A truly original American, “The Man in Black” has just passed away.
[quote=“AP”]Johnny Cash Dies at 71
NEW YORK - Johnny Cash (news), a towering figure in American music spanning country, rock and folk and known worldwide as “The Man in Black,” has died, according to hospital officials in Nashville, Tenn. He was 71.
“Johnny died due to complications from diabetes, which resulted in respiratory failure,” said Cash’s manager, Lou Robin, in a press release issued by Baptist Hospital in Nashville.
The release said Cash died at the hospital at 1 a.m. EDT. He was released from Baptist on Wednesday where he had spent two weeks being treated for an unspecified stomach ailment.
“I hope that friends and fans of Johnny will pray for the Cash family to find comfort during this very difficult time,” Robin said.
Cash had battled a disease of the nervous system, autonomic neuropathy, and pneumonia in recent years and was once diagnosed with a disease called Shy-Drager’s syndrome, a diagnosis that was later deemed to be erroneous.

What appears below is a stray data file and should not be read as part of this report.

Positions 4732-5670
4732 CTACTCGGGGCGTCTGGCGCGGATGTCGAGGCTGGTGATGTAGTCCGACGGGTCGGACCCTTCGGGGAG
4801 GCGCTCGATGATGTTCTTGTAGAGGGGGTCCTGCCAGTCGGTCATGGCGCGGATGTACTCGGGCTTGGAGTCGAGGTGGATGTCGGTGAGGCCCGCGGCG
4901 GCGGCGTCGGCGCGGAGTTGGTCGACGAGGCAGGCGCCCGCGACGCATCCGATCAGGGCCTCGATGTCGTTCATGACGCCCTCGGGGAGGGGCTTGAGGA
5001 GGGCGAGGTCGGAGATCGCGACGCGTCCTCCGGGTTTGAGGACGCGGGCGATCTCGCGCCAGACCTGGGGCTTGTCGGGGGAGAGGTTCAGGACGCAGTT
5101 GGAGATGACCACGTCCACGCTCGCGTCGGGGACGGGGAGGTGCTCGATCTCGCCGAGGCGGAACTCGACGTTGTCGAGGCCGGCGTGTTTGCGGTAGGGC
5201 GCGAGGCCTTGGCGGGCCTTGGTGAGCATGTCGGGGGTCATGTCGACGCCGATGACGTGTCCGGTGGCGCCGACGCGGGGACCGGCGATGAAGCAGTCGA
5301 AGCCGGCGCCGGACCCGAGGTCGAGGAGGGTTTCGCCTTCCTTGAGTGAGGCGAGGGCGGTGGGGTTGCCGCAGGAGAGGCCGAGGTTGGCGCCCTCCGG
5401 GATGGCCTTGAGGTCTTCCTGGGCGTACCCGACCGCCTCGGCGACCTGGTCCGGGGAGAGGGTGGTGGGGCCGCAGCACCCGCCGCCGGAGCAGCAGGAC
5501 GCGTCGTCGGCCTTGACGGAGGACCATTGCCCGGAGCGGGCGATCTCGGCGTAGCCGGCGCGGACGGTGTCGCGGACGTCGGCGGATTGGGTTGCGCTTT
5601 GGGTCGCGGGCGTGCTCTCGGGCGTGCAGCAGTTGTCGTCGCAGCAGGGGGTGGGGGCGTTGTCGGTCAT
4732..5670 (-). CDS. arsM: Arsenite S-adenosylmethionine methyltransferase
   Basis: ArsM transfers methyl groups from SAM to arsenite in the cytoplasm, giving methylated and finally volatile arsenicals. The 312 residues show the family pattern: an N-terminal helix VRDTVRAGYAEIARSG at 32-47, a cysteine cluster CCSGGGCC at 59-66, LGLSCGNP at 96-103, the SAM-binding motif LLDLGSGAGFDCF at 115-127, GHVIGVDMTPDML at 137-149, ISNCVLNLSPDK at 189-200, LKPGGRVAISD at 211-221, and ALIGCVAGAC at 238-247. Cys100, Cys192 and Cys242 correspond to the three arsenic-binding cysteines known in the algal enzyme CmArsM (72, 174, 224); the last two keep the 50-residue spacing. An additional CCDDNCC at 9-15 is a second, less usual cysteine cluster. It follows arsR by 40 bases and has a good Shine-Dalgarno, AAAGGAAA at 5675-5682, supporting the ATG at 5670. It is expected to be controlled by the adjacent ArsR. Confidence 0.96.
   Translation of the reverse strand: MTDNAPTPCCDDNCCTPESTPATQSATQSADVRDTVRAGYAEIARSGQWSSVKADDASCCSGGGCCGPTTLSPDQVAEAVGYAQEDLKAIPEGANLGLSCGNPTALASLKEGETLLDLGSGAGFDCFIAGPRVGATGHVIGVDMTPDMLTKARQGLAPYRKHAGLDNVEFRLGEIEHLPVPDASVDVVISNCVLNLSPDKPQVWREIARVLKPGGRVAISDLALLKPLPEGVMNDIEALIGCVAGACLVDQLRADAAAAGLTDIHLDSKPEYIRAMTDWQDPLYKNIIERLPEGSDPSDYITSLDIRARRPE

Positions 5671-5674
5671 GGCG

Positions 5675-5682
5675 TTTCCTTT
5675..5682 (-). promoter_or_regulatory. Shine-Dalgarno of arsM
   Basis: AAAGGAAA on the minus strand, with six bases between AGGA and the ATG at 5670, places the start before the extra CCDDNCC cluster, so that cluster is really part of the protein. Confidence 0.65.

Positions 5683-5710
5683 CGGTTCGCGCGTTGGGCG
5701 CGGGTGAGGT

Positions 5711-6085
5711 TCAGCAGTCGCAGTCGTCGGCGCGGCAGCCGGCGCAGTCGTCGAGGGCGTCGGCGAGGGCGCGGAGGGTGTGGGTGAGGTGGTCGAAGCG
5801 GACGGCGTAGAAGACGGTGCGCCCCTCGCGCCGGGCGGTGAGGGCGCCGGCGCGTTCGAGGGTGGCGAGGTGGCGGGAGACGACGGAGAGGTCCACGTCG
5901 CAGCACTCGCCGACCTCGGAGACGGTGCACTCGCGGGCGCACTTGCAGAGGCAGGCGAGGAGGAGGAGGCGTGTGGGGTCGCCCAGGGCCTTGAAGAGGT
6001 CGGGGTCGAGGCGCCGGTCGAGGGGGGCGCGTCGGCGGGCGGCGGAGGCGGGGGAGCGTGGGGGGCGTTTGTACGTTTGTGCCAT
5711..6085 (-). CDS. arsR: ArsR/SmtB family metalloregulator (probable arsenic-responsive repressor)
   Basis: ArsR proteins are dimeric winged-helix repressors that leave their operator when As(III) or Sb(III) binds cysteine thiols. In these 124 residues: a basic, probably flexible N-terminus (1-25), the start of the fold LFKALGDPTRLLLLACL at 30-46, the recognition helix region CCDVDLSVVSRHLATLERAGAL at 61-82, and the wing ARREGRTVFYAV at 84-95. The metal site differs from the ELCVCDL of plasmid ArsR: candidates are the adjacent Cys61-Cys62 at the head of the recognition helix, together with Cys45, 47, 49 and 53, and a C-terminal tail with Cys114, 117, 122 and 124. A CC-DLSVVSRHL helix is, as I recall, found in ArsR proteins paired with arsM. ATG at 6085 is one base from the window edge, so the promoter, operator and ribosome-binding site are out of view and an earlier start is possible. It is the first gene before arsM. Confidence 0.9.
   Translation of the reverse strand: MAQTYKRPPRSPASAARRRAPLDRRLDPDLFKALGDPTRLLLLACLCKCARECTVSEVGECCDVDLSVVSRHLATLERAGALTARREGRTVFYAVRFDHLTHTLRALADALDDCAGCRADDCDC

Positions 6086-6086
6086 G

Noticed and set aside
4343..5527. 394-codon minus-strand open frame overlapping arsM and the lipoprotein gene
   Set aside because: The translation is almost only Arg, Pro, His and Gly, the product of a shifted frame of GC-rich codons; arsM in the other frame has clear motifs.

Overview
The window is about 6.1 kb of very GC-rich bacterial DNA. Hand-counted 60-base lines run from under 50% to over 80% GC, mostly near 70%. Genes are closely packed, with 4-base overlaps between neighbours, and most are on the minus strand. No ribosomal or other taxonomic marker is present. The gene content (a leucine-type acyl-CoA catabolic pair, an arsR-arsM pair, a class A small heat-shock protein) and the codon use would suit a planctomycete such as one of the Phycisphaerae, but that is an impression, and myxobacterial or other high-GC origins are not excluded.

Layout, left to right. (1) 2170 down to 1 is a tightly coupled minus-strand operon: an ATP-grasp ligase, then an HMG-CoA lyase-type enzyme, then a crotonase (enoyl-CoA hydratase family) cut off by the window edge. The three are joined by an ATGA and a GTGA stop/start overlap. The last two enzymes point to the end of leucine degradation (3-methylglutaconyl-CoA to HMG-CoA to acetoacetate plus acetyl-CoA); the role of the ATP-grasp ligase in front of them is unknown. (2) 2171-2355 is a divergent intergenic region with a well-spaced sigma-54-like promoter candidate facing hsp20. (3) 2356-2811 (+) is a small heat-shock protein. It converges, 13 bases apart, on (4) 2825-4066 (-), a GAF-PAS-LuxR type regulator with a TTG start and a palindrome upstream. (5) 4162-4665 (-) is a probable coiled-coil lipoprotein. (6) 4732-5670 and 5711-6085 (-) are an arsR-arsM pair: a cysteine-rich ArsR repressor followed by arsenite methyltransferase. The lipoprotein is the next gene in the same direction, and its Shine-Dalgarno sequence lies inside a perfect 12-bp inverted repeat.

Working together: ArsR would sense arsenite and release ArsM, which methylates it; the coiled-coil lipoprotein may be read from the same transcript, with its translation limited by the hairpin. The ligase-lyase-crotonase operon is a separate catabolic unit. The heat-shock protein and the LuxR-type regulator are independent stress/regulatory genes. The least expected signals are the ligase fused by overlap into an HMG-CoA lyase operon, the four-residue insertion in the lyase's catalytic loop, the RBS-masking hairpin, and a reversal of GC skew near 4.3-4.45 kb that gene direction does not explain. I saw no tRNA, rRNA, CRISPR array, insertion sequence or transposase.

Dozens of hit records like “Folsom Prison Blues,” “I Walk the Line,” and “Sunday Morning Coming Down” defined Cash’s persona: a haunted, dignified, resilient spokesman for the working man and downtrodden.
Cash’s deeply lined face fit well with his unsteady voice, which was limited in range but used to great effect to sing about prisoners, heartaches, and tales of everyday life. He wrote much of his own material, and was among the first to record the songs of Bob Dylan (news) and Kris Kristofferson (news).
“One Piece at a Time” was about an assembly line worker who built a car out of parts stolen from his factory. “A Boy Named Sue” was a comical story of a father who gives his son a girl’s name to make him tough. “The Ballad of Ira Hayes” told of the drunken death of an American Indian soldier who helped raised the American flag at Iwo Jima during World War II, but returned to harsh racism in America.
Cash said in his 1997 autobiography “Cash” that he tried to speak for “voices that were ignored or even suppressed in the entertainment media, not to mention the political and educational establishments.”
Cash’s career spanned generations, with each finding something of value in his simple records, many of which used his trademark “boom-chicka-boom” rhythm.
Cash was a peer of Elvis Presley when rock ‘n’ roll was born in Memphis in the 1950s, and he scored hits like “Cry! Cry! Cry!” during that era. He had a longtime friendship and recorded with Dylan, who has cited Cash as a major influence.
He won 11 Grammys